If you’re not already convinced, here are four important reasons we need to allow our children to express their emotions.

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Four reasons to start raising an emotionally intelligent child today.

1. If we dismiss our child’s emotions, they aren’t able to release them.

Emotions come and emotions go if we allow them to. The only way we can effectively process our emotions is to face them, feel them and accept them. Facing our feelings and accepting them puts us in control, instead of the other way around.

2. ‘Stuffed’ emotions are going to come roaring back through negative behaviors.

No matter how badly we’d like to enjoy a cup of coffee when it’s actually hot, dismissing and invalidating our child’s emotions in the heat of the moment does NOT make them go away. Emotions have a powerful way of being heard and if an emotion is repressed it will show up again in your child’s behavior or emotional state throughout the day.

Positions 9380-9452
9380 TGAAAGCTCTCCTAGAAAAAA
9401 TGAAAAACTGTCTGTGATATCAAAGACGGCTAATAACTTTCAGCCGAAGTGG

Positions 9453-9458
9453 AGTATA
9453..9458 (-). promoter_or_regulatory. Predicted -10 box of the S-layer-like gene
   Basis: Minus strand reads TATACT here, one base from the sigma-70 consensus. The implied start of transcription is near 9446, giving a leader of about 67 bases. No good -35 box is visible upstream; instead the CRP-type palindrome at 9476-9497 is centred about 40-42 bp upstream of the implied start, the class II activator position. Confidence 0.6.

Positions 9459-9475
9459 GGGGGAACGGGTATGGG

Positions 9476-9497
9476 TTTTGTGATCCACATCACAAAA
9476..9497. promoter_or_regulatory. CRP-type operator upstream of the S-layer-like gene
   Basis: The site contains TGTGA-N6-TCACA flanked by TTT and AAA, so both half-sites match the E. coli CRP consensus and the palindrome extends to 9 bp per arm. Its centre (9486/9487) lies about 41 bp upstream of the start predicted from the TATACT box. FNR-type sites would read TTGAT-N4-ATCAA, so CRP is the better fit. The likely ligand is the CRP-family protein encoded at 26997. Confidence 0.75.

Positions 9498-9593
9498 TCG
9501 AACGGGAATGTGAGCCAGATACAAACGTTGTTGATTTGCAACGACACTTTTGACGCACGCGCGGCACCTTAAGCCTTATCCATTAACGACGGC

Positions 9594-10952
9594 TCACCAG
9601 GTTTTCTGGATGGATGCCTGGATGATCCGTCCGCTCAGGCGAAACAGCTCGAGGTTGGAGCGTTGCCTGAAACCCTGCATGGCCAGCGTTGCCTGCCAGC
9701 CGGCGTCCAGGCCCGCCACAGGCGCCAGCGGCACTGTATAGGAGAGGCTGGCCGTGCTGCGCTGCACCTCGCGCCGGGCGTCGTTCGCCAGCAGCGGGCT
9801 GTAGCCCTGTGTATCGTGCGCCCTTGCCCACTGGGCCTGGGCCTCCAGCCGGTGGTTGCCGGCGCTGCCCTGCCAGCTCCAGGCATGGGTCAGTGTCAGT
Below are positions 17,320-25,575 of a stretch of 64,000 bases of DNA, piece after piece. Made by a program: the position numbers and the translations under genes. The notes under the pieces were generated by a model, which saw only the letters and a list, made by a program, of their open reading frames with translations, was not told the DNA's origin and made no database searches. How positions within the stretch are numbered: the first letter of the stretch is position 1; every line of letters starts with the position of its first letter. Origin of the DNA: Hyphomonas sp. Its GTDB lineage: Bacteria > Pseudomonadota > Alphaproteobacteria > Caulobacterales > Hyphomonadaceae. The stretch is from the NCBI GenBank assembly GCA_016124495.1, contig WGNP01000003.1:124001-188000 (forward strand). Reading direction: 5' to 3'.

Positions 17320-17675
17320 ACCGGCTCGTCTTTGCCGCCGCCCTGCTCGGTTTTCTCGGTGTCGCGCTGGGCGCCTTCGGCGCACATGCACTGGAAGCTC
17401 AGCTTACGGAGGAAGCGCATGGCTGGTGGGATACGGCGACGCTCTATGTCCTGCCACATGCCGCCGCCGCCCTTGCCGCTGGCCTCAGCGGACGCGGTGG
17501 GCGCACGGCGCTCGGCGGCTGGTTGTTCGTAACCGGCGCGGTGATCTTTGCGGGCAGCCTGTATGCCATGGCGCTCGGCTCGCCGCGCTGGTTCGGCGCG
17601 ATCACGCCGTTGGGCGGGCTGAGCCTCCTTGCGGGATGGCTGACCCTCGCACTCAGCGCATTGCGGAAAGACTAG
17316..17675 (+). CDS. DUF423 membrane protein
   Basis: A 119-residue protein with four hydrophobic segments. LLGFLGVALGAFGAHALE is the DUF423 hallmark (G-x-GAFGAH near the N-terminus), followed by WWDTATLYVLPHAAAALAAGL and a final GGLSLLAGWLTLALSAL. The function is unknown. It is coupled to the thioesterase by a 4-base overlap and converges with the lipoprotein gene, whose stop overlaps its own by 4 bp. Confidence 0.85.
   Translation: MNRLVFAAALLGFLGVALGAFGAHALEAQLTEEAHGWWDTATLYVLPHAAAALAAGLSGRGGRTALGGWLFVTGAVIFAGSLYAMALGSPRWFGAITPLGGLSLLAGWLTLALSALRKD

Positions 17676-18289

Whether they are externalized or internalized, your child’s strong emotions are coming out one way or another. So, while it may seem like more effort on the front end, allowing them to release when they surface is easier than dealing with tantrums and moodiness for the rest of the day or even week.

3. Denying your child’s emotions creates unhealthy coping patterns.

When they’re repeatedly ignored or invalidated, a child will begin to believe there might be something wrong with their thoughts and feelings. This can be a breeding ground for unhealthy coping mechanisms that lead to anxiety and depression.

Telling our child they don’t feel a certain way or to stop having a feeling, communicates to them that they are not in charge of their personal experiences and they should rely on the thoughts and perceptions of others over themselves.